Check that the exported version does not contain a usable primary secret key by listing all secret keys and looking for a sec# in front of it instead of just sec:

root@puppetmaster:~# gpg --homedir temporary.gnupg --list-secret-keys
temporary.gnupg/secring.gpg
---------------------------
sec#  2048R/C6D5584D 2016-07-07 [expires: 2017-02-02]
uid                  OpenStack Infra (Some Cycle) <infra-root@openstack.org>
ssb   2048R/F541FB68 2016-07-07

So that our CI jobs will be able to make use of this subkey without interactively supplying a passphrase, the old passphrase (exported from the master key) must be reset to an empty string in the new temporary copy. This is again done using an interactive key editor session:

root@puppetmaster:~# gpg --homedir temporary.gnupg --edit-key 0xC0224DB5F541FB68
gpg (GnuPG) 1.4.16; Copyright (C) 2013 Free Software Foundation, Inc.
This is free software: you are free to change and redistribute it.
There is NO WARRANTY, to the extent permitted by law.

Secret key is available.

pub  2048R/C6D5584D  created: 2016-07-07  expires: 2017-02-02  usage: SC
                 trust: unknown       validity: unknown
sub  2048R/F541FB68  created: 2016-07-07  expires: never       usage: S
[ unknown] (1). OpenStack Infra (Some Cycle) <infra-root@openstack.org>

gpg> passwd
Secret parts of primary key are not available.

You need a passphrase to unlock the secret key for
user: "OpenStack Infra (Some Cycle) <infra-root@openstack.org>"
2048-bit RSA key, ID F541FB68, created 2016-07-07

Enter passphrase: ********************************

Enter the new passphrase for this secret key.

Enter passphrase:
Repeat passphrase:

You don't want a passphrase - this is probably a *bad* idea!

Do you really want to do this? (y/N) y

gpg> save

This leaves us with a temporary keyring containing only an unencrypted copy of the signing subkey. Push this into private hiera so that it will be installed onto the signing system by our configuration management:

root@puppetmaster:~# /opt/system-config/production/tools/hieraedit.py --yaml \
> /etc/puppet/hieradata/production/group/signing.yaml -f \
> temporary.gnupg/pubring.gpg pubring
root@puppetmaster:~# /opt/system-config/production/tools/hieraedit.py --yaml \
> /etc/puppet/hieradata/production/group/signing.yaml -f \
> temporary.gnupg/secring.gpg secring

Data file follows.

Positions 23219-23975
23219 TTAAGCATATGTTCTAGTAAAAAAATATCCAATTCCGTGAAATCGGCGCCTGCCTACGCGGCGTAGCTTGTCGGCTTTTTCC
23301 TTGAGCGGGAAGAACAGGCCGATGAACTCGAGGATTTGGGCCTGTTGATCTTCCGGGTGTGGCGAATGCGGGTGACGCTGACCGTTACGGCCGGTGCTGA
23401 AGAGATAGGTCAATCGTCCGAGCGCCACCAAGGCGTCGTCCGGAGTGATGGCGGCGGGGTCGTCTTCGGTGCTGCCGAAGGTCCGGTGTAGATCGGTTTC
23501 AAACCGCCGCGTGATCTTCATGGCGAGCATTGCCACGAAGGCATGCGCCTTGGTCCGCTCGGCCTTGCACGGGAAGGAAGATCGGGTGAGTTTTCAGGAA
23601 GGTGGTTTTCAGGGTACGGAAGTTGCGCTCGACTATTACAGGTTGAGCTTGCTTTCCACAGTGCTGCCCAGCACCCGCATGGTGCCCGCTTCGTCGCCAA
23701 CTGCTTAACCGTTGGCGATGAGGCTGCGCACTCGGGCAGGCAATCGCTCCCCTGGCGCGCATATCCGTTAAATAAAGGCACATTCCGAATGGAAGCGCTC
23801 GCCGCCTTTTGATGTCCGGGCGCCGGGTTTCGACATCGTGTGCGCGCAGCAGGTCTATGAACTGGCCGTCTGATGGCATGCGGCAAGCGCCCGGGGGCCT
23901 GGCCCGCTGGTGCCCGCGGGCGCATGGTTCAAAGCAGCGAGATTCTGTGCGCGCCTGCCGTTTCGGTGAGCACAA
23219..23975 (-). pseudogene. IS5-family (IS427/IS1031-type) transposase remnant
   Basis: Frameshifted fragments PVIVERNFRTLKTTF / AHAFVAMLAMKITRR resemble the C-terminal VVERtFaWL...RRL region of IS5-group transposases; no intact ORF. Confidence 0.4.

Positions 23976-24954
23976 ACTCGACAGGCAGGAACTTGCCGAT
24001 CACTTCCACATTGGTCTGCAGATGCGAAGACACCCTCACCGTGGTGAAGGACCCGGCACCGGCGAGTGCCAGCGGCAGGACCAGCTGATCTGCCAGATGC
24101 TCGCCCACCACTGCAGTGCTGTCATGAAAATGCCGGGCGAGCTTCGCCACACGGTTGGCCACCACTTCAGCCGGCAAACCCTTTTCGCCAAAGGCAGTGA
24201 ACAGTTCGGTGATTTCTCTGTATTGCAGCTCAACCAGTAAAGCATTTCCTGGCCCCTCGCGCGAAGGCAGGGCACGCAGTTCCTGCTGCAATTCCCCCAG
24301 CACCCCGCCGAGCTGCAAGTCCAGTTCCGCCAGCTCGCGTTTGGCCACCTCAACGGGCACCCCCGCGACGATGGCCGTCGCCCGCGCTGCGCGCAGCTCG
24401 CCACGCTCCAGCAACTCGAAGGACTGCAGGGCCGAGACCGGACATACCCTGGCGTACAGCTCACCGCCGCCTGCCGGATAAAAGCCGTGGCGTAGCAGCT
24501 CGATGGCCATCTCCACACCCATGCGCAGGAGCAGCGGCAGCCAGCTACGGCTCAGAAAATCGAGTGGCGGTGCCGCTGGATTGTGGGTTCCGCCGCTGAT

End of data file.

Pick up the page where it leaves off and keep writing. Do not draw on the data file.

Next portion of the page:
Safely clean up, doing your best to securely remove the temporary copy of the unencrypted signing subkey and any associated files:

root@puppetmaster:~# shred temporary.gnupg/*
root@puppetmaster:~# rm -rf temporary.gnupg

Finally, commit the hiera alterations:

root@puppetmaster:~# echo -e "Updated signing key to Some cycle\n-me" | git \
> --git-dir /etc/puppet/hieradata/.git --work-tree /etc/puppet/hieradata \
> commit -F - production/group/signing.yaml

Once the key updates on signing01.ci.openstack.org, as the jenkins user inspect the result. You should see the new cycle name and the sec# here again indicating the primary secret key is unusable, and if you try to sign some random data you shouldn’t be prompted for a passphrase to use the signing subkey:

jenkins@signing01:~$ gpg --homedir temporary.gnupg --list-secret-keys
temporary.gnupg/secring.gpg
---------------------------
sec#  2048R/C6D5584D 2016-07-07 [expires: 2017-02-02]
uid                  OpenStack Infra (Some Cycle) <infra-root@openstack.org>
ssb   2048R/F541FB68 2016-07-07

jenkins@signing01:~$ echo foo | gpg --sign --armor
-----BEGIN PGP MESSAGE-----
Version: GnuPG v1

owEBOgHF/pANAwACAbkGmxM1cAzcAcsKYgBYM654Zm9vCokBHAQAAQIABgUCWDOu
eAAKCRC5BpsTNXAM3CC0CAC4Lc4DkTCvQpK0EXDZvYBbktYFslYyqbUcgSLqWFIC
JxP5Zdz5G1gRABZ3NIfuerJczuy+Nd0ZBFrFEgw3JCzGYBydEyhlLJa1St64/JJy
uOJY3IAKI5i9jBlt53+0FyKyNqifpk+Grmrqi8W+74bHpoNMnnfPWL2Llb2fz4bK
DBlsATrCMj7IvgKpwNX2/IxFN5vqENd54v+J3jn/7Bxnf5UFLzowqOWjj1xaX3e0
E2m4r6PMJoGQwFLyiPW0cjZJa22wSU2u2MjFjMMukpA+axgxGqLzDLYa1tmtJ6p3
CMUalOq1Bxy5M4rU9VrffzNP9dSC38iYDm0BExxv3otM
=i1wq
-----END PGP MESSAGE-----

To document this transition, export a minimal text version of the public master key:

root@puppetmaster:~# ( gpg --fingerprint \
> 0x120d3c23c6d5584d6fc2464664dbb05acc5e7c28
> gpg --armor --export-options export-clean,export-minimal \
> --export 0x120d3c23c6d5584d6fc2464664dbb05acc5e7c28 ) > \
> 0x120d3c23c6d5584d6fc2464664dbb05acc5e7c28.txt

Add the file to a change for the openstack/releases repo placing it in the doc/source/static directory, and then link it similarly to other exported public keys are linked in the Cryptographic Signatures <https://releases.openstack.org/#cryptographic-signatures> section of doc/source/index.rst (noting the appropriate end date for use of the prior key as the start date for the new one).